In one of the most memorable speeches in the 2021 consensus in late May, “You are being manipulated online! This is how encryption can help,” Amy James, co-inventor of the Open Indexing Protocol (OIP), helped explain Another aspect of Google’s problematic approach, and better yet, a potential solution.
James and co-hosts Dr. Robert Epstein and Devin Reid presented a case illustrating the adverse effects of Google’s monopoly on search-citing an unregulated ability to influence people through search results, as well as from The monopoly of index size.
James explained that Google’s index is too large and not open source-so anyone entering the search space, or anything that uses indexing and searching, such as video platforms or social media platforms, must either deal with Google to use their back The end, or Google’s accumulated and now hordes of data hopelessly surpassed it.
OIP and PIN Network are developing test cases to create an extended open source blockchain layer with comprehensive metadata records-this will allow Web 3 users to track the behavior of entities such as Google, while providing indexing new technologies that players can use to support New search and social-based platforms. In fact, the goal of OIP is to create a level playing field, allow new technology companies to participate in the competition, and hold everyone including Google and other technology giants accountable.
We interviewed James after the 2021 consensus. Her answer is as follows.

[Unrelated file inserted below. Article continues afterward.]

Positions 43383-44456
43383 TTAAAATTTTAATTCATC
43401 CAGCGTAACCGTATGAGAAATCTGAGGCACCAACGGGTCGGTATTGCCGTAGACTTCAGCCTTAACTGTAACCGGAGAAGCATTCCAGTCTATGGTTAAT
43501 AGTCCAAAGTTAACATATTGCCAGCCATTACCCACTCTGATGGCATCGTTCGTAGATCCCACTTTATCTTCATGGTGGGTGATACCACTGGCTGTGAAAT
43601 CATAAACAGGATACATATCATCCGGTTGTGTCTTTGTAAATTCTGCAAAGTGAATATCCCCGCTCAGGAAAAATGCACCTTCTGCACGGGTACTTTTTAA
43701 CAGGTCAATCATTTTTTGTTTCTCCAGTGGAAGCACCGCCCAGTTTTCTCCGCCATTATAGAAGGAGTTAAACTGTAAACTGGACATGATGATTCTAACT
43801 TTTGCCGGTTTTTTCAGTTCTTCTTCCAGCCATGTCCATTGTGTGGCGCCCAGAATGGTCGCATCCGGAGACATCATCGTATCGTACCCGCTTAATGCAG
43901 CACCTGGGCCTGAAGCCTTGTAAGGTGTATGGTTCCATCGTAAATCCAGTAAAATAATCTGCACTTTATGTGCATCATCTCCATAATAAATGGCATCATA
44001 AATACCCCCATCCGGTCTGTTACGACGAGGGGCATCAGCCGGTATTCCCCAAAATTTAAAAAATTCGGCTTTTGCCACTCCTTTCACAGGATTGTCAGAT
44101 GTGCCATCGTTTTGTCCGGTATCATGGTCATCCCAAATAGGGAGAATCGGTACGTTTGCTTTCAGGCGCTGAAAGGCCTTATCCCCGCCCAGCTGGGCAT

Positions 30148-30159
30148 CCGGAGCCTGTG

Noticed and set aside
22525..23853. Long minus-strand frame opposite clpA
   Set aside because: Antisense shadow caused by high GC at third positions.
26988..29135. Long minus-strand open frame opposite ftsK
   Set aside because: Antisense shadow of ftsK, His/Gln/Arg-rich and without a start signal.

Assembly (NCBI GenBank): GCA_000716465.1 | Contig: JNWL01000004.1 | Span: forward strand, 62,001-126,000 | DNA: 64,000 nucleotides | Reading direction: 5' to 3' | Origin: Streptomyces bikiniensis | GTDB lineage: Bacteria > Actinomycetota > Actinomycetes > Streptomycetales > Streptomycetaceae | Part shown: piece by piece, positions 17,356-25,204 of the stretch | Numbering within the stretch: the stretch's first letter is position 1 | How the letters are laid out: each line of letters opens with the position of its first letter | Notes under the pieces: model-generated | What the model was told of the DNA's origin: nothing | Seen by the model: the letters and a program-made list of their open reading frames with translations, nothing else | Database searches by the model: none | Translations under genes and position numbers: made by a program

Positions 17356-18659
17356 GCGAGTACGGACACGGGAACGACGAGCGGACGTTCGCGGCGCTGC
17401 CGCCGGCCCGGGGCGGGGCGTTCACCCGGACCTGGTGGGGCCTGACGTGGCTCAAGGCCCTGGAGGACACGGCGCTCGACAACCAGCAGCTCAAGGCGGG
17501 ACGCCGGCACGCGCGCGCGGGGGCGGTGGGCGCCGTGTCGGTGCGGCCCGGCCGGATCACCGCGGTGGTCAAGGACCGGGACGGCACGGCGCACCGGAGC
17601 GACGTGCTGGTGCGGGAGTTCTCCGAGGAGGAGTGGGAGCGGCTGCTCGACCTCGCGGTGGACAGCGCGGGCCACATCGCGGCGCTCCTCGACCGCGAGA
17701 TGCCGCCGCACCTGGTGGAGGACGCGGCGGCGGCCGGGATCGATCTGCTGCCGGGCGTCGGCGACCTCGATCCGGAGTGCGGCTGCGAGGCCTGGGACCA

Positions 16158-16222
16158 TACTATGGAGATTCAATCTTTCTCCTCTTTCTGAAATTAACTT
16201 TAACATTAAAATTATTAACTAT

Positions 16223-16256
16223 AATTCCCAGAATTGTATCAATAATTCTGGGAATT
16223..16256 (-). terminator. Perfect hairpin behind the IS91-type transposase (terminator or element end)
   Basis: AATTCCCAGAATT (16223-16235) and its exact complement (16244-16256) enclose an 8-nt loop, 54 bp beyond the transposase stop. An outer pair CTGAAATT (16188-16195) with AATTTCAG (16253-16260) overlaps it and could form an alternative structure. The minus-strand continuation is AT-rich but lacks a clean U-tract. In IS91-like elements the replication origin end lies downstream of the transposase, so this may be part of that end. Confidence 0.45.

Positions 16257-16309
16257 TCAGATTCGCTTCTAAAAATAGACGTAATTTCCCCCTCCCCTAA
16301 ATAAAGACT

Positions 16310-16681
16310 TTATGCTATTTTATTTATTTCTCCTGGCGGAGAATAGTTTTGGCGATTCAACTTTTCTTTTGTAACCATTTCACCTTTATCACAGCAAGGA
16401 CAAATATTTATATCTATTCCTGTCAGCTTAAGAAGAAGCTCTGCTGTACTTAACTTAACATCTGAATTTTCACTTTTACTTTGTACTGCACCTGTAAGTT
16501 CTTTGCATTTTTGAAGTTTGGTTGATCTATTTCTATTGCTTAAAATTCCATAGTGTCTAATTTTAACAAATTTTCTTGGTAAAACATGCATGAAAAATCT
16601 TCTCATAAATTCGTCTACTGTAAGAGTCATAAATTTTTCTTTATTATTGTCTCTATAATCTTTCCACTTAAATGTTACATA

How will the open metadata layer compete with technology companies? How will it serve users?
The open metadata layer allows anyone to resell the publisher’s content according to their terms, whether as a platform or as a personal influencer, and it allows anyone to review the terms of a given record-therefore, there will be real The competition presents fascinating and interesting content to audiences who are interested in paying, without the incompatibility and inefficiency caused by the walled garden model.
Now, platforms compete with each other based on the content they index, which means users have to chase what they want from platform to platform, and their user experience is terrible. With an open metadata layer, platforms will have to compete based on how well they serve users rather than their content, because they all have the same access rights to the content.
Users gain trust because the system is transparent-they can avoid the hassle of the walled garden model, but can support the creators and platforms they like, and have confidence in where their money is going.
How long do you expect the adoption cycle to be? Is the open metadata layer on the blockchain a logical continuation of Web 3?
Web 3 will mean that user data and anonymity are protected by default. The process usually completed by a centralized data center is completed by an open network. Deep fraud is the source of funny gimmicks, but it is not a real threat to information dissemination. Creative content producers can get it. Earn a real and reliable life. Yes, to achieve these goals absolutely requires a unified and open metadata layer.